Historical Buildings in Menlo Park

Corey Stoesser

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Many know Menlo Park as one of the more affluent towns in the country, with its high percentage of wealthy neighborhoods, high-budget buildings and downtown areas, and an abundance of expensive cars. The town began to grow in 1867 as a popular destination for wealthy businessmen and their families, and it gradually transformed into the quaint suburb it is today. Over the course of this transformation, several buildings fundamental in the community have been constructed, many of which are still around today:


The Gatehouse: Surprisingly enough, this building that people frequently pass everyday driving down Ravenswood Avenue is actually the oldest structure in Menlo Park. While it has served many purposes throughout the year, it is currently home to the Junior League of Palo Alto – Mid Penninsula. This group researched and chronicled the long history of the building: “The Gatehouse was built in 1864 by William Eustace Barron who was a leading capitalist during California’s formative days. It was the entrance to a 280 acre estate that extended from the Caltrain railroad tracks to Middlefield Road and from Ravenswood Avenue to the San Francisquito Creek. There were several outbuildings on the estate that supported a 40 room mansion.” After its creation, the building housed many people and performed a variety of functions. One of the most interesting details of the property is the fountain kept in the backyard. According to the Junior League’s write-up of the building’s past, the fountain was originally developed by a California politician named “Milton Slocum Latham, [who] purchased the estate in 1871 for $75,000 and named it Thurlow Lodge. Latham turned the property into the most elaborate estate in California. He spent most of the Civil War in France and brought back many fine outdoor fountains that he placed around the property, including the one that still stands near the Gatehouse.” The fountain is ornate and fits in well with the surrounding area of Burgess Park. There is also a large and well-kept garden out front as well as an iconic white gate facing Ringwood Avenue and several American flags on the roof. Keep an eye out for the Gatehouse the next time you are passing by the Menlo Park library.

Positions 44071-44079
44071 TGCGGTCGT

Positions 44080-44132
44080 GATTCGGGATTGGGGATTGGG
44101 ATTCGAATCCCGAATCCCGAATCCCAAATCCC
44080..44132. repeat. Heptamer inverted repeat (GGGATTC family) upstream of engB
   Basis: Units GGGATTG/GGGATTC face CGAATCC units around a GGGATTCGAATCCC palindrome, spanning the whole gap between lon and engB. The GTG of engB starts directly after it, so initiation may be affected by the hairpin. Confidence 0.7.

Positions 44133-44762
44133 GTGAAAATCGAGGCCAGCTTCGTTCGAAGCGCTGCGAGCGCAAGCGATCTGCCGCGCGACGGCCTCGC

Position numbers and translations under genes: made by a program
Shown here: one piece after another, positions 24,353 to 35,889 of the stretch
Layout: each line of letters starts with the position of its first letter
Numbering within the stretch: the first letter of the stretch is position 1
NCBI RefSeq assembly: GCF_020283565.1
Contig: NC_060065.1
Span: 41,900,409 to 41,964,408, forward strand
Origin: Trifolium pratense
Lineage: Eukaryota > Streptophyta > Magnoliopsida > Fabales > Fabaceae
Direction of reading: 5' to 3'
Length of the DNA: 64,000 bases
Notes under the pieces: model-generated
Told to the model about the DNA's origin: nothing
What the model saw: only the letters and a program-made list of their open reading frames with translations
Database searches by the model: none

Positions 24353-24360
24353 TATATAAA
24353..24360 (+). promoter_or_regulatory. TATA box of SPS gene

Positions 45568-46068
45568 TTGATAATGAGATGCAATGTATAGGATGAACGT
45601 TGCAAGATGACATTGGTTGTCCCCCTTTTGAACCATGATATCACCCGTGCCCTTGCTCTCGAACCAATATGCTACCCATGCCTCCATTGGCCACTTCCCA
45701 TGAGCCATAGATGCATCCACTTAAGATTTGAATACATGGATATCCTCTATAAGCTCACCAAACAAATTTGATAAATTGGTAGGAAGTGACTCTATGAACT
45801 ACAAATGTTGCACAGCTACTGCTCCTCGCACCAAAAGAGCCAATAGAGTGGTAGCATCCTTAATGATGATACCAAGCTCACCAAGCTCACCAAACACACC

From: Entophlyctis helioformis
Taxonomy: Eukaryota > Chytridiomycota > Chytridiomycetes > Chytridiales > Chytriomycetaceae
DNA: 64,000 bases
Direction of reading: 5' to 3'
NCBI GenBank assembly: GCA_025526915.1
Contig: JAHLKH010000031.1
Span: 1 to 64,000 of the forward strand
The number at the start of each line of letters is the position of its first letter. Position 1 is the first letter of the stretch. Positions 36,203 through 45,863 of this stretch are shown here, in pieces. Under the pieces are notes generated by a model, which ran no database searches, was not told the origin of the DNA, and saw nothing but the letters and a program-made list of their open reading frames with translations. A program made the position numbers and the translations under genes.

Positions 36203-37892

The Bright Eagle: Another building not far from the Gatehouse is also amongst the oldest structures in Menlo Park. A San Francisco businessman built it as a summer home in 1869, and like the Gatehouse it has played a number of roles since. Today, the building is home to various businesses. It’s easy to tell how old the building really is, from the antique lighting to the creaky floorboards. Additionally, the building is both quite large and very hidden. On a mainly residential street, one would rarely think to look for such a place. Those who do, however, are rewarded with the sight of a house that has seen many years and aged beautifully.

Menlo Park Train Station: Another structure that has been standing since 1867 is the Menlo Park Train Station, which is located exactly where the Caltrain station is now. The San Francisco and San Jose railroad company built the station as a means for businessmen in San Francisco to commute from their jobs in the city back to home. Stanford students and storekeepers looking to open shop also frequented the station, making it the most important aspect of the town–the source of the population growth.


Menlo Park Presbyterian Church (MPPC): While the original location of the church building has changed since, the congregation first formed in 1873, and it is the oldest church in Menlo Park. The first church building was located in what is now the heart of downtown Menlo Park, right along Santa Cruz Avenue. This building survived until 1950, when it was torn down and relocated further south on Santa Cruz, where it has remained to this day.


Round Table Pizza: The original Round Table Pizza on El Camino Real next to downtown Menlo Park is hardly the oldest building in the city. It is, however, the oldest pizza restaurant in Menlo Park as well as the original location of the entire chain. The store was first opened by William R. Larson in 1959 and has continued selling pizzas ever since.

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3 Responses to “Historical Buildings in Menlo Park”

  1. llobdell on May 6th, 2014 8:26 pm

    I had no idea about any of these places! I will definitely take a look at them. I also had no clue Round Table was created in Menlo Park.

  2. msimes on May 8th, 2014 7:01 pm

    Who knew Menlo Park was filled with such a plethora of historical monuments

  3. dbalestra on May 27th, 2014 9:26 pm

    I did not know that the Menlo Park train station was one of the first built as a part of the Pacific Railroad after the Civil War.

Historical Buildings in Menlo Park